Discursive Strategies of Dominance: How Publics Are Homogenized
Scholars have been noting for many years the increasingly polyphonous, fractured and heterogeneous discourses that have gained public visibility in this era of the internet, “superdiversity” and “globalization.” Yet, if we look around the world, we see many recent processes – equally remarkable – that move in a different direction: There is a closing down and homogenization of mass mediated political talk. Right wing parties in power in many European countries have destroyed opposition newspapers, TV outlets, billboards, internet sites. Often these discourses gain their authority as “the voice from nowhere” by aligning with the figure of the nation and claiming to speak for “everyone” who is “really” part of the nation. The making of boundaries and exclusions follows, producing a homogenization of mass media, often controlled by the state. I explore the discursive and rhetorical strategies with which this happens; my analyses come from Hungary and Poland. The goal is not simply to diagnose the situation, as many observers have done, but to identify the sociolinguistic processes that are operating and have made these discursive moves possible.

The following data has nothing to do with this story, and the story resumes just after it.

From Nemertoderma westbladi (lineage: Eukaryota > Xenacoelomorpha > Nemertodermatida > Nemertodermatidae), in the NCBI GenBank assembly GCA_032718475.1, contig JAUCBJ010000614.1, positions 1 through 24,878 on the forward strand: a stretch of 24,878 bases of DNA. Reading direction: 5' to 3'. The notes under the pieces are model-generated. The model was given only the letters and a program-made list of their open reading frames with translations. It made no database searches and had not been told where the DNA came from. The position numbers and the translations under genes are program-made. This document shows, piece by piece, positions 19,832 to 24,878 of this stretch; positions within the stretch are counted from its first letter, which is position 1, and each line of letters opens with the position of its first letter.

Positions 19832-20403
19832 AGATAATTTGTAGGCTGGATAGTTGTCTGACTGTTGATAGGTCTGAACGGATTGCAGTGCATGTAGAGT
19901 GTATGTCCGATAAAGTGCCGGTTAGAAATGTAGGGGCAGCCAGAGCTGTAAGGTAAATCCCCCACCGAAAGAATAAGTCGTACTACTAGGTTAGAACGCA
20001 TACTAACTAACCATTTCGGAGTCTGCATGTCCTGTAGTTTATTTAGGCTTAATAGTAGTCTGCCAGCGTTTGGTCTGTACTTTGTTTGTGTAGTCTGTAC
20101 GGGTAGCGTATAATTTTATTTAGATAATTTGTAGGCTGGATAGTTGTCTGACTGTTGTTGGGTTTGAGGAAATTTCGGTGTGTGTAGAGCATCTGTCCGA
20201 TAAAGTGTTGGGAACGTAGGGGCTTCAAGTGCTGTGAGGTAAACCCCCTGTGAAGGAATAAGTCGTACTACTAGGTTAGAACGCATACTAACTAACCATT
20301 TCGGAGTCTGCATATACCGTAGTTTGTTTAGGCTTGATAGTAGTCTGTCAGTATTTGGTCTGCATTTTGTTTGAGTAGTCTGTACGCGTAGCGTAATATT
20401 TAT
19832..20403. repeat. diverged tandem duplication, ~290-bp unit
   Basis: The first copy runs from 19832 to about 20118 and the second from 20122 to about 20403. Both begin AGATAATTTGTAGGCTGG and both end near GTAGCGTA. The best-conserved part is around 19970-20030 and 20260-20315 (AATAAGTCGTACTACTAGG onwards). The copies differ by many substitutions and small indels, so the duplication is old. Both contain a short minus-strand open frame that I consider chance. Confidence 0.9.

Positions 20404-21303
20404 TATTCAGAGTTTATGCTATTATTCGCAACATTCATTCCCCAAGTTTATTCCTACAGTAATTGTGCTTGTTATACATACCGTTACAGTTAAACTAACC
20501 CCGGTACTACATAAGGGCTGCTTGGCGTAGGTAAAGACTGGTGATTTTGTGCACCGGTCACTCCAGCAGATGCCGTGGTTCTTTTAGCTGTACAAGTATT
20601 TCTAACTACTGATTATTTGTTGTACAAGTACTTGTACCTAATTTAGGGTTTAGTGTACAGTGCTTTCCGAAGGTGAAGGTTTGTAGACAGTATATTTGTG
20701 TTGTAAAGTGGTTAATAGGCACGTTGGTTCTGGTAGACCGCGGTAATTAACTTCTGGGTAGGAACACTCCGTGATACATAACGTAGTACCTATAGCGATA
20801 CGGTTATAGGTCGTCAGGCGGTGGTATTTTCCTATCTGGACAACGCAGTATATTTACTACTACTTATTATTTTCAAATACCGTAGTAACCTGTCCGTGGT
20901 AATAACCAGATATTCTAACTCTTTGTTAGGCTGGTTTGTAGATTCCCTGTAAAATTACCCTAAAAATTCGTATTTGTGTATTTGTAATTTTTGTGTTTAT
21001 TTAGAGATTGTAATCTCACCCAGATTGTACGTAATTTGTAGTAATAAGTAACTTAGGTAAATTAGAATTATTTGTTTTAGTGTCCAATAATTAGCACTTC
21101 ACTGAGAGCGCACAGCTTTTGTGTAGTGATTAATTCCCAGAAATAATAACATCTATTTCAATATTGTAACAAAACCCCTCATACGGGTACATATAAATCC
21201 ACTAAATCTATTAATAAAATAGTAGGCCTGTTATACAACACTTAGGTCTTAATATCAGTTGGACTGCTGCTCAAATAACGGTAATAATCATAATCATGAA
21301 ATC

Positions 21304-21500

Susan Gal is Mae and Sidney G. Metzl Distinguished Service Professor at the University of Chicago, a member of the Anthropology and Linguistics Departments. She is the author of Language Shift, and co-author of The Politics of Gender after Socialism. As co-editor of Languages and Publics: The Making of Authority, and in numerous articles, she has written about the political economy of language, multilingualism and empire, and the semiotics of gender and other forms of differentiation. Her continuing ethnographic work in Eastern Europe explores the relationship between linguistic practices, semiotic processes and the construction of social life.
The John J. Gumperz Memorial Lecture honors the life and work of John J. Gumperz, the founder of interactional sociolinguistics and a longtime member of the LISO community.
Sponsored by the Interdisciplinary Humanities Center; the Mellichamp Language and Globalization Lecture Series; and the IHC’s Language, Interaction, and Social Organization RFG (LISO)